I’ve had great success with many clients who I’ve encouraged to expand their team and I urge you to do the same. Explore practitioners in your area, ask for referrals and reach out now to begin expanding your team. Many of these practitioners have opened up their availability to you and are now offering house calls, pre-filmed online streaming classes and virtual sessions.
Start Building Your Team with these Great Local and Virtual Practitioners:
Wendy Gallego DC, Miami, FL – Dr. Gallego is a family practice chiropractor and founder of Shin Wellness, A Place for Health and Healing. At Shin Wellness, she brings together a team of highly skilled practitioners of chiropractic, acupuncture, psychology, corrective exercise, massage therapy and more to treat pain or illness, increase performance and improve or maintain health and vitality. More info: About Wendy Gallego DC
Dr. Sam Rassoul, Chiropractic Physician and Certified Internal Health Specialist, Miami, FL – Dr. Rassoul specializes in various areas of spinal-related pain and functionality for the neck, back, shoulders, knees, and entire musculoskeletal system, helping patients of all ages recover from pain and maximize their performance and functionality in their daily lives. Furthermore, his expertise also tackles extremity numbness and tingling, headaches, Fibromyalgia, Carpal Tunnel Syndrome, sports injuries, and abnormal digestive and organ disorders and dysfunctions such as Irritable Bowel Syndrome and more. More info: About Sam Rassoul DC
Chad Bailey AP, Miami, FL – Chad Bailey is an expert in Acupuncture, Oriental Medicine, Tui Na Massage, Qi Gong, Tai Chi Chuan and Martial Arts, who brings an enormous wealth of knowledge and experience to each of his treatments or classes. More info: About Chad Bailey AP
Mitchell Wolf LAc, NYC, NY – Mitchell Wolf LAc has over 40 years of experience in Eastern healing arts, is trained in Traditional Chinese Medicine and specializes in Toyohari, a method of Japanese Acupuncture. More info: About Mitchell Wolf LAc
Adam Lamb DC, NYC, NY – Adam Lamb uses a variety of chiropractic adjustment techniques combining the best of the latest technology and research available. Adjustments are not limited to the spine and may include the arms, legs and TMJ. More info: About Adam Lamb DC
Kira Charles, Guild Certified Feldenkrais Practitioner CM, Master Practitioner and Dr. Chava Shelhav’s Child’Space Graduate, NYC, NY – Kira Charles has been practicing the Feldenkrais Method for over 20 years and currently works with veterans with chronic pain at the Veteran Affairs-New York Harbor Healthcare System. More info: About Kira Charles. Available for virtual sessions.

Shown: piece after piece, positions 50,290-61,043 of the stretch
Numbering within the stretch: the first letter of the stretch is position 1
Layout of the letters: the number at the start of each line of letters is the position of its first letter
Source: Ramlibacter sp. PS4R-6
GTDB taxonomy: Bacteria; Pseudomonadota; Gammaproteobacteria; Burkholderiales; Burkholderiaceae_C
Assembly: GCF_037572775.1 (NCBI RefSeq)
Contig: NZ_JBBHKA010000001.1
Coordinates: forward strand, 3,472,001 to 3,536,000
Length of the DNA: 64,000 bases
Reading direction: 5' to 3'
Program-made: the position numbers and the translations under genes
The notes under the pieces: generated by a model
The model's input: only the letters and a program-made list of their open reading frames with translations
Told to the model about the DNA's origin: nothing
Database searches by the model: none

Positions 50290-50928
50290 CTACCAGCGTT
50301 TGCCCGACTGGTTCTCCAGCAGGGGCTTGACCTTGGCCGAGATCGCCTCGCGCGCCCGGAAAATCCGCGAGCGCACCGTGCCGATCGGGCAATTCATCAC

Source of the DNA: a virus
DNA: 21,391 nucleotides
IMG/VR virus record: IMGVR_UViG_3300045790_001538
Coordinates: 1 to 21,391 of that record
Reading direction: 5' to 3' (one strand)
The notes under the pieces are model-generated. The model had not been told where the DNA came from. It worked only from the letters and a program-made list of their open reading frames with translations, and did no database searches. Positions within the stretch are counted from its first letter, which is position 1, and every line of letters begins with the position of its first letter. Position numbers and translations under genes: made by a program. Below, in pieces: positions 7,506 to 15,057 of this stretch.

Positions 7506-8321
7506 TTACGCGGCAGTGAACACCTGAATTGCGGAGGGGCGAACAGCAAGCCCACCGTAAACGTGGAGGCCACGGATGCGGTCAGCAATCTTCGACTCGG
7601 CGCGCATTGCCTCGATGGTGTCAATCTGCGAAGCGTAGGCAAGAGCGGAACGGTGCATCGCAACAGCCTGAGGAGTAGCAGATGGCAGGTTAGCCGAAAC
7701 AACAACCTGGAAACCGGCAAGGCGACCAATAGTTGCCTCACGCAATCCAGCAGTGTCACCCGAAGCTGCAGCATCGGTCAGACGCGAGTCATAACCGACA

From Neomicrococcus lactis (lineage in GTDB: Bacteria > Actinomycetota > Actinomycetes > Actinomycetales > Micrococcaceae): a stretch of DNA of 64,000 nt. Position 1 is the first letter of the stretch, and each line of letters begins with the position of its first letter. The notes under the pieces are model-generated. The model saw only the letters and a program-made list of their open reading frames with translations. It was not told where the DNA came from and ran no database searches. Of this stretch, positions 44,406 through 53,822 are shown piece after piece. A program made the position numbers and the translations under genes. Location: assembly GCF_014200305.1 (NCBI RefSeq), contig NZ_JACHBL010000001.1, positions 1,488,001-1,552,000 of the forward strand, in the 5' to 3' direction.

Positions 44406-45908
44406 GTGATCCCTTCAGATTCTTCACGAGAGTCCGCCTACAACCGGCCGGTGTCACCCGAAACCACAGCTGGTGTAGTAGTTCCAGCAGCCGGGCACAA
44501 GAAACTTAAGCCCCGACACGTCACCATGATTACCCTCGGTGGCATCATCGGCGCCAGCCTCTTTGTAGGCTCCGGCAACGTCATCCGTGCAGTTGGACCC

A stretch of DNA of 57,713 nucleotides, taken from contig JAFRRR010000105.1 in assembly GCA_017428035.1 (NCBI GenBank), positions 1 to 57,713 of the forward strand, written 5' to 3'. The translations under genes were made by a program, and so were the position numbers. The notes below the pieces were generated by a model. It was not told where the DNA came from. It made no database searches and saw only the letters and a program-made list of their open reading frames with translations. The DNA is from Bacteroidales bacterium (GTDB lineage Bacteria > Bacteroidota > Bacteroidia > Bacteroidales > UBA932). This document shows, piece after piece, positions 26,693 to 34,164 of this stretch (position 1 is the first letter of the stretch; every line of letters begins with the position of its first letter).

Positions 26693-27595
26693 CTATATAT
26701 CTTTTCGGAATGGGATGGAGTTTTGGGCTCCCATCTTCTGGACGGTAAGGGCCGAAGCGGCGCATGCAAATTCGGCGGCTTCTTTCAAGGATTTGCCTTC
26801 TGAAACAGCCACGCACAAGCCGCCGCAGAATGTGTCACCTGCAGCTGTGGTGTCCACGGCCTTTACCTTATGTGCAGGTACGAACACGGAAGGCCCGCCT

Reuven (Robbie) Ofir, Certified Feldenkrais Trainer, Miami, FL – Reuven Ofir earned his M.A. in Physical Therapy from New York University, started his career first as an aide, then as a physical therapist at the Howard Rusk, New York University Physical Rehabilitation Institute where he rose to supervisor and went on to earn his Ph.D. in movement science and became a Feldenkrais trainer in 2003. More info: About Reuven (Robbie) Ofir
Hope Martin, Certified Alexander Technique Instructor, Mindfulness Meditation teacher, Focusing Trainer, NYC, NY – Hope Martin has taught the Alexander Technique for 35 years, trained Alexander teachers for two decades at the American Center for the Alexander Technique, and operates Hope Martin Studio in New York City. Hope teaches workshops and retreats in the U.S. and Canada and maintains a lively private practice. She is a Meditation Instructor, a Focusing trainer and a close student of Pema Chodron for 28 years. Her particular passion is in helping her students discover how easeful, upright posture is an expression of their human dignity, confidence, and innate wakefulness. About Hope Martin.
Sharon Frazier, Movement Therapist, NYC, NY – Sharon Frazier is a Movement Therapist and American Council of Exercise Certified Clinical Exercise Specialist with more than 20 years of experience in Therapeutic Fitness. She is founder of The Restorative Movement Method. More info: About Sharon Frazier. Available for virtual sessions.
Sherrin Bernstein, Licensed Massage Therapist and Certified Aromatherapist, Miami Beach, FL –Sherrin Bernstein is the owner of Touch Fitness, Informative Bodywork and Attract Essentials, all natural products for home and body and has been practicing Massage Therapy for over 20 years. She minored in the comparison of traditional and non-traditional injury rehabilitation techniques at New York University, Gallatin Division. Please feel free to use and share her self-massage videos with friends and family. See “Sherrin Bernstein’s Touch Fitness Self Massage Series” available on YouTube at: Sherrin’s YouTube Channel. Available for virtual sessions.
Find a Practitioner Near You Resources
American Society for the Alexander Technique: Find an AmSAT certified teacher near me
The Feldenkrais Guild of North America: Find a Feldenkrais Practitioner near me
Associated Bodywork & Massage Professionals: Find a Licensed Massage Therapist near me
American Massage Therapy Association: Find an AMTA member Licensed Massage Therapist near me
Medicus Massage directory of the New York State Society of Medical Massage Therapists: Find a NYSSMMT member NY licensed massage therapist near me
American Center for the Alexander Technique: Find a Private Teacher
American Chiropractic Association: Find a licensed Doctor of Chiropractic near me
American Association of Acupuncture and Oriental Medicine: Find a licensed Acupuncturist near me
American Society of Acupuncturists: Find an Acupuncturist near me